Janel Ralph had to stop her car near Camden on a trip to Columbia on Wednesday because her 5-year-old daughter, Harmony Newsom, was having a seizure.
The Myrtle Beach resident traveled to Columbia for the first meeting of a committee appointed by the Legislature studying the use of medical marijuana, hoping to find out how to get a marijuana derivative for her daughter’s seizures.
Despite a new law permitting treatment of certain forms of epilepsy with cannabidiol, Harmony, who suffers from multiple seizures a day, cannot get the marijuana derivative because it is illegal to transport between states, her mother said.
Among the things the marijuana study committee will address is how cannabidiol can be produced in South Carolina, said Sen. Tom Davis, R-Beaufort, co-chairman of the panel appointed to develop a plan for the sale and use of medical marijuana.
But that is not all some of the members of the panel plan to do.
Davis said he plans to introduce legislation next year that would expand the legal uses of medical marijuana in South Carolina. Meanwhile, S.C. entrepreneurs want guidance from the panel — made up of lawmakers, doctors and state agency representatives — about another new law that legalizes growing industrial hemp in the state.
But Harmony could be in for a very long wait.
It could be two or three years before the Federal Drug Administration approves a cannabidiol drug, said Medical University of South Carolina president Dr. David Cole, a member of the medical marijuana committee.
Harmony also does not qualify for a planned clinical trial at MUSC because it is limited to five to 10 participants with Dravet Syndrome.
Harmony, who has a genetic condition called Lissencephaly, has three seizures on a “good day” and as many as 50 seizures on a “bad day,” her mother said. She takes five different anti-seizure medications.
Harmony’s mother supports the legalization of marijuana for medical uses but only if ingested, not smoked.
“For whatever reason, that plant, whatever it does, has a numerous amount of medicinal purposes,” Ralph told the committee.
‘One step at a time’
Davis said he plans to introduce legislation next session that would allow expanding the use medical marijuana for other conditions, including glaucoma,
So far, 23 states and Washington, D.C. have legalized medical marijuana.
Most S.C. residents support medical pot, according to a Winthrop Poll conducted in April. Nearly three out of four South Carolinians polled said the state should allow doctors to prescribe marijuana for medical purposes.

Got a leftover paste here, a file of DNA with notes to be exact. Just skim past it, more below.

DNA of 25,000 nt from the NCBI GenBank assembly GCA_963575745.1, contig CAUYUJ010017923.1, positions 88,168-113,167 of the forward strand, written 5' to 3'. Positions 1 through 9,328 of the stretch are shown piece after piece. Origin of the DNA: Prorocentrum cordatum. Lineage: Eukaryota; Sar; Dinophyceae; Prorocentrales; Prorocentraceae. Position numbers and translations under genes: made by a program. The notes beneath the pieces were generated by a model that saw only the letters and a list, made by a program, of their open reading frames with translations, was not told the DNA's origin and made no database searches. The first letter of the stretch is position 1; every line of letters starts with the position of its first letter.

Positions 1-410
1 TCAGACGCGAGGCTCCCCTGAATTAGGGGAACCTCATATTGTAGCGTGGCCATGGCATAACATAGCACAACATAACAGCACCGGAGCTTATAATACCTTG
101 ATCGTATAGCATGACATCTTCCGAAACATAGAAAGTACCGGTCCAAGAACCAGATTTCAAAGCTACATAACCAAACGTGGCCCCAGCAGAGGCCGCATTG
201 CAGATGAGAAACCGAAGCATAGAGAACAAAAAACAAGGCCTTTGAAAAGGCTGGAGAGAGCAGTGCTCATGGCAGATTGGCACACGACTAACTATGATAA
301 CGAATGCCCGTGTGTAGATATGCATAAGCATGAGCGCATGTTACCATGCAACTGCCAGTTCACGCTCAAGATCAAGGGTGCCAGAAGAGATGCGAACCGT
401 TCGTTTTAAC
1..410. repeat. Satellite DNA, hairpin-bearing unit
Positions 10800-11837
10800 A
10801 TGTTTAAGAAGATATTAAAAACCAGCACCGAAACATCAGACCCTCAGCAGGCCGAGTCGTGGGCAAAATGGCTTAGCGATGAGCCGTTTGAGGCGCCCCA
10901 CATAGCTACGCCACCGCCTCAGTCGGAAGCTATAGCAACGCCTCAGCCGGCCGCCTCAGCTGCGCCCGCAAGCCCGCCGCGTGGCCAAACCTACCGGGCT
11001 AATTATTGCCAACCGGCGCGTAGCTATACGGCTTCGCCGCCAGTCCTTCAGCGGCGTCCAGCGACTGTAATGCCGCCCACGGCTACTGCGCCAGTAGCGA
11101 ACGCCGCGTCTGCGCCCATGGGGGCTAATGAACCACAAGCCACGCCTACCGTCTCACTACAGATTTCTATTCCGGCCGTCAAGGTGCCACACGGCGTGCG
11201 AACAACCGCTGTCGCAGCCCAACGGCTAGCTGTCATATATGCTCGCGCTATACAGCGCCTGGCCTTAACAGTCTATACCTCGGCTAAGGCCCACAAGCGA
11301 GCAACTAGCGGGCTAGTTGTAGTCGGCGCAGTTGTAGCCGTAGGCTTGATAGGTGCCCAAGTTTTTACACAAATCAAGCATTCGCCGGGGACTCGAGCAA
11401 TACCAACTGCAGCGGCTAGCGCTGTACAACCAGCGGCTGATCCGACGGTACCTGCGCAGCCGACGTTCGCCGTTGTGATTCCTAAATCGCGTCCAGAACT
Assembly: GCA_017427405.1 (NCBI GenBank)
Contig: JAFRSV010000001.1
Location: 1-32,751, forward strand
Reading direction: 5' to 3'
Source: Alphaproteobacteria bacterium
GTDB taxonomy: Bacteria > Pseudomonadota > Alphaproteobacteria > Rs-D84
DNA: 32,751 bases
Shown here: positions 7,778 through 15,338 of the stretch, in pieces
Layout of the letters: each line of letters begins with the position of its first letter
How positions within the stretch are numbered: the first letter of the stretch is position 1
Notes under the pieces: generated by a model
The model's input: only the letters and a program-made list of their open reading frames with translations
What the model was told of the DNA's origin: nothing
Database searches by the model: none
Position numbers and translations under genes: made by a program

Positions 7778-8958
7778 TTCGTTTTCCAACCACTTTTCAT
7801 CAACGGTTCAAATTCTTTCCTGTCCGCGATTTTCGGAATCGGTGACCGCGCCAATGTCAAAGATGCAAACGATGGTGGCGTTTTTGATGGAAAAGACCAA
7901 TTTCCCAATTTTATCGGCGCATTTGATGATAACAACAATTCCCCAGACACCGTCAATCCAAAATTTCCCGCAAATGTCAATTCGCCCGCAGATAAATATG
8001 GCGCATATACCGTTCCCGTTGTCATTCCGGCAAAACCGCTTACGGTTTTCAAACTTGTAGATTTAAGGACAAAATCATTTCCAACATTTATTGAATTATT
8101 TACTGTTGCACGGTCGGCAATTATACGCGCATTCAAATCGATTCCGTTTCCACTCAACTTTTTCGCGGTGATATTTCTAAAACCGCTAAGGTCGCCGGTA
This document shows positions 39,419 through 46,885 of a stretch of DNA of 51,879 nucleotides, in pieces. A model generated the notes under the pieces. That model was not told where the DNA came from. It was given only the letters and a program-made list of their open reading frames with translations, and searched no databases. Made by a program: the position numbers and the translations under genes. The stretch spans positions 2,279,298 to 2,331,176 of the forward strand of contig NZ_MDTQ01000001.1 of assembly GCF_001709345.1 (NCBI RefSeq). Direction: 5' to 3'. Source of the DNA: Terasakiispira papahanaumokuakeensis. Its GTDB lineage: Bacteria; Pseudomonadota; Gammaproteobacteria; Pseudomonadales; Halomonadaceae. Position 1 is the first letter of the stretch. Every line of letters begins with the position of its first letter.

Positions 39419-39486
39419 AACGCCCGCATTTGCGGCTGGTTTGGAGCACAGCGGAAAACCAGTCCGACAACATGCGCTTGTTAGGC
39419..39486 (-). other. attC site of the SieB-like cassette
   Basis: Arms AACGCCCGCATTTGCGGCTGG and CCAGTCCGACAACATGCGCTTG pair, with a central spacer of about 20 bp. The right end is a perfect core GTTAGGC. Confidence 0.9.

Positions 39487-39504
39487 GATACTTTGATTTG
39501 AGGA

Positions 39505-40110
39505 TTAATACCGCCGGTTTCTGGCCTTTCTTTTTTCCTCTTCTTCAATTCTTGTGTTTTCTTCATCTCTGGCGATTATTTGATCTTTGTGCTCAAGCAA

In the Democratic primary in June, 75 percent of those casting ballots said marijuana should be legalized for use in cases of severe, chronic illnesses when documented by a physician.
Still, medical marijuana faces opposition.
State Rep. Garry Smith, R-Greenville, said he voted to pass the cannabidiol bill because the oil extracted from marijuana could be controlled better than medical pot. He fears efforts to promote wider use of medical marijuana could lead to the legalization of recreational marijuana.
“They’re just taking it one step at a time,” Smith said.
Gov. Nikki Haley signed the cannabidiol oil bill into law. However, her campaign did not respond Tuesday when asked her position on medical marijuana.
Haley’s Democratic challenger for governor in November, state Sen. Vincent Sheheen of Camden, looks forward to reading the recommendations of the committee regarding pot’s medicinal usage, Sheheen’s campaign manager Andrew Whalen said.
“He believes any steps forward should be taken with input from the public, law enforcement, the medical community and bipartisan support,” Whalen said.
Hemp regulations vague, critics say
Another law that passed this year permits the growth of industrial hemp in South Carolina. Hemp is also derived from the cannabis plant but contains less of the ingredient that creates pot’s “high.”
Industrial hemp is grown for scientific, economic and environmental use, whereas marijuana is grown for narcotic use, the new S.C. law states.
Greg Bayne of Charleston said he wants to begin planting hemp next spring since the law makes it legal to grow. But, he added, those who want to begin farming hemp are hesitant to invest money, fearful lawmakers will go back and change state regulations.
Those regulations need some fine-tuning as well, Davis said. It is unclear now what agency would license hemp growers, he said.
Reach Cope at (803) 771-8657.